How To Market Your Hospitality Business Without Breaking The Bank

When it comes to creating a popular restaurant, bar or coffee shop, offering great food, drink and an excellent service is only one part of getting people through the door. Once you’ve perfected your hospitality business, you’re going to want to get the word out there. And you don’t have to steam through your budget to do this!

Through a mixture of old school and modern marketing techniques you can boost your company name for a fraction of the price the big marketing agencies spend.

Have a great business

This may sound like a cop-out of a tip, but it is the most essential thing you must do before you start marketing.

When it comes to the hospitality business, there’s no hiding behind good marketing. When you put your company out there, people are going to see it for what it is. Advertising can’t really change your reputation, but put it centre stage.

You must be confident that your customers are enjoying what you’re producing and the service that they are getting. Had any complaints recently? Some meals selling more than others? It’s a good idea to take your clientele’s feedback on board and adapt appropriately. Ask them what they’ve enjoyed and what they haven’t. You can even get some short questionnaires printed and place them on tables.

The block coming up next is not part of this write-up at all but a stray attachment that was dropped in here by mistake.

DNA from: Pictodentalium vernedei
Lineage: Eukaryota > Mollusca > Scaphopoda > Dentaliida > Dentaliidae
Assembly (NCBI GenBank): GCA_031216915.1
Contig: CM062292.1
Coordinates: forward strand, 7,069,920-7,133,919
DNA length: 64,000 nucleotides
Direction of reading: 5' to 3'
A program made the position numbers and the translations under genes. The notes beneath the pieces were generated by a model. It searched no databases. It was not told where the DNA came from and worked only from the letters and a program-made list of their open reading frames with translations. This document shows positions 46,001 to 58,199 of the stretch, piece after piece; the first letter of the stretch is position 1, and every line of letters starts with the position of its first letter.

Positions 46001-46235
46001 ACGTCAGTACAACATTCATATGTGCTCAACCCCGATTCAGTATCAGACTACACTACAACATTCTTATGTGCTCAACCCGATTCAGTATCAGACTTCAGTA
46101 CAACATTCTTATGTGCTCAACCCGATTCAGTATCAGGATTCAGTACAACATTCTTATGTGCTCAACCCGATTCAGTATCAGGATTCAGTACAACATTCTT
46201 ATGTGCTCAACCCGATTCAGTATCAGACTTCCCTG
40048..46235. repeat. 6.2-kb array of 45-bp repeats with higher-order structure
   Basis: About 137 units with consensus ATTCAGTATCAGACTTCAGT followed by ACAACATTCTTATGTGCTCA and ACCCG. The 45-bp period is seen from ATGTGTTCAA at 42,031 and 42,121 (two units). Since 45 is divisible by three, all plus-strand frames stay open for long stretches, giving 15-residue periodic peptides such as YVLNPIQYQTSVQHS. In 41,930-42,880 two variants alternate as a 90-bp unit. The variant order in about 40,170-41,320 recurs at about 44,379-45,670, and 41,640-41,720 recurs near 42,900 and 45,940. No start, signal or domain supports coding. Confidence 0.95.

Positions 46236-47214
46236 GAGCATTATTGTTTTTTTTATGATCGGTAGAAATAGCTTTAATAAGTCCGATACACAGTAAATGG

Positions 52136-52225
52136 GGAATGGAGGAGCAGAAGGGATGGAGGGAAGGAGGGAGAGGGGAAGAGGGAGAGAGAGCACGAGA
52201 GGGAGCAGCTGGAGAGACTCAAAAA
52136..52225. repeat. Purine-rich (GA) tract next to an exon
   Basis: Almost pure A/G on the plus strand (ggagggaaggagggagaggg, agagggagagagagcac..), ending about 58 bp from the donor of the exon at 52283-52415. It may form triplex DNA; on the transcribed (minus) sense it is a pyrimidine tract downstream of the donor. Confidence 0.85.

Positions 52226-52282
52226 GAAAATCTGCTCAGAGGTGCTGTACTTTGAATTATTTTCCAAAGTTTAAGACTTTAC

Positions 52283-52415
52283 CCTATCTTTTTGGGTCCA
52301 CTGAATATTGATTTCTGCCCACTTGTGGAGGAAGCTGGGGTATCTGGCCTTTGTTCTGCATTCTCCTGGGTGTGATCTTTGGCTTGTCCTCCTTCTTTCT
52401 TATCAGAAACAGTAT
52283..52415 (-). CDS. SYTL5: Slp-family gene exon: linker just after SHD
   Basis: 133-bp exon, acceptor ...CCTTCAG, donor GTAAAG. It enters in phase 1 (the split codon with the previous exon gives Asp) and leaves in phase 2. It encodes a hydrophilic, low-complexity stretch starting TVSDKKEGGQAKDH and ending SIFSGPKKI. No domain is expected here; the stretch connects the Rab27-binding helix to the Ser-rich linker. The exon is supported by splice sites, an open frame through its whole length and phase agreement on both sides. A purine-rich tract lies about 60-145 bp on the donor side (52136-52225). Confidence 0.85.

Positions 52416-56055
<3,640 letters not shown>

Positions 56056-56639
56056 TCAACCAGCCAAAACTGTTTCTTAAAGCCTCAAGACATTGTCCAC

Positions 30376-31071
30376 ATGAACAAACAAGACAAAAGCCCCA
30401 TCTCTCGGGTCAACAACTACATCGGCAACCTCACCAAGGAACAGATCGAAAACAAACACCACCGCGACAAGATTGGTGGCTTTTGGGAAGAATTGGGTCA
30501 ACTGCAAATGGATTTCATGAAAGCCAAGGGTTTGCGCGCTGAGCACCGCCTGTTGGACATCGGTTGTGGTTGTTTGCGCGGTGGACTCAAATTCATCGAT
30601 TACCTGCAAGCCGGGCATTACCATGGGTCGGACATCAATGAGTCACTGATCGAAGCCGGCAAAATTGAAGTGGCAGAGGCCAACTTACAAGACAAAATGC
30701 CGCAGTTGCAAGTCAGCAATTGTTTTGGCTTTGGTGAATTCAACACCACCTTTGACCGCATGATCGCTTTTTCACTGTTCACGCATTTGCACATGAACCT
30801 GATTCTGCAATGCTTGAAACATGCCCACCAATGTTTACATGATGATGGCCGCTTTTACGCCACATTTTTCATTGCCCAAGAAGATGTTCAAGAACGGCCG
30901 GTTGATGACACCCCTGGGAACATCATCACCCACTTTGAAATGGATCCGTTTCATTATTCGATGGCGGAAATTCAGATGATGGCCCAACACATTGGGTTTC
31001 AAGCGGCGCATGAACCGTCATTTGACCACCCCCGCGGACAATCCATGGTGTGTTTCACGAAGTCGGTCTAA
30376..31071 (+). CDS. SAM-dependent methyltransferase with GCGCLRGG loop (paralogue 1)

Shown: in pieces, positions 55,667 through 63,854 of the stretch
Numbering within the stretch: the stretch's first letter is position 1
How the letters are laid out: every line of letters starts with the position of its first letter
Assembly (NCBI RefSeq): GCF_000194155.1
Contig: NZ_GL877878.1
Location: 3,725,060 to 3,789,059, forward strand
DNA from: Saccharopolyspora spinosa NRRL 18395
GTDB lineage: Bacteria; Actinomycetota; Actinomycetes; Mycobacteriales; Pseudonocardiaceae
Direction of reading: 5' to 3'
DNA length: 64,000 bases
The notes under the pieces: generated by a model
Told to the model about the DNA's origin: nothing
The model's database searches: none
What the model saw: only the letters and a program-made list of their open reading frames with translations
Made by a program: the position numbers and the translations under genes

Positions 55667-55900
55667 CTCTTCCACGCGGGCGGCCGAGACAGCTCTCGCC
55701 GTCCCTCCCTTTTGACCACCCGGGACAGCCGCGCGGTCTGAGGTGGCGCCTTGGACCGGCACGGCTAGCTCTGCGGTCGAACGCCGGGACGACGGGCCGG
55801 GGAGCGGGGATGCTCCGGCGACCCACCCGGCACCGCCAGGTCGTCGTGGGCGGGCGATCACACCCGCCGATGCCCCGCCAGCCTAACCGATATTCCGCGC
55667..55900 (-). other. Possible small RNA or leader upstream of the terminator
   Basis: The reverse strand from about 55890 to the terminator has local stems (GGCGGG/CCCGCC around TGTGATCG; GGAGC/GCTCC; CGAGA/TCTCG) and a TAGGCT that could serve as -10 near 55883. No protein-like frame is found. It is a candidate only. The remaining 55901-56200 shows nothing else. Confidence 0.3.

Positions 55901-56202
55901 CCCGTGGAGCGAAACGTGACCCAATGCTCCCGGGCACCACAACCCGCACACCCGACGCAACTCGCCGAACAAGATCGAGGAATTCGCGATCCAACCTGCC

Also, look at what people are saying about you online. As annoying as it can be, customers are much more likely to give honest feedback on Yelp, TripAdvisor and Google reviews than they are to your face.

Word of mouth

The oldest marketing technique in the world, and still one of the most powerful: Word of mouth. It’s what gets you new customers through the door more than any other marketing trick. According to a study by the Word of Mouth Marketing Association (WOMMA), two thirds of conversations that ultimately inspire a purchase happen offline, not online.

Again, this lives and dies by the service you provide. People are only going to talk positively about your business if they’ve had a positive experience.

Be attentive to your customers. Talk to them, become their friends. A bar or restaurant is much more likely to gain a good reputation among people who like the staff. Once you’ve developed an amicable relationship with your customers, then you can ask them to come back and bring their friends.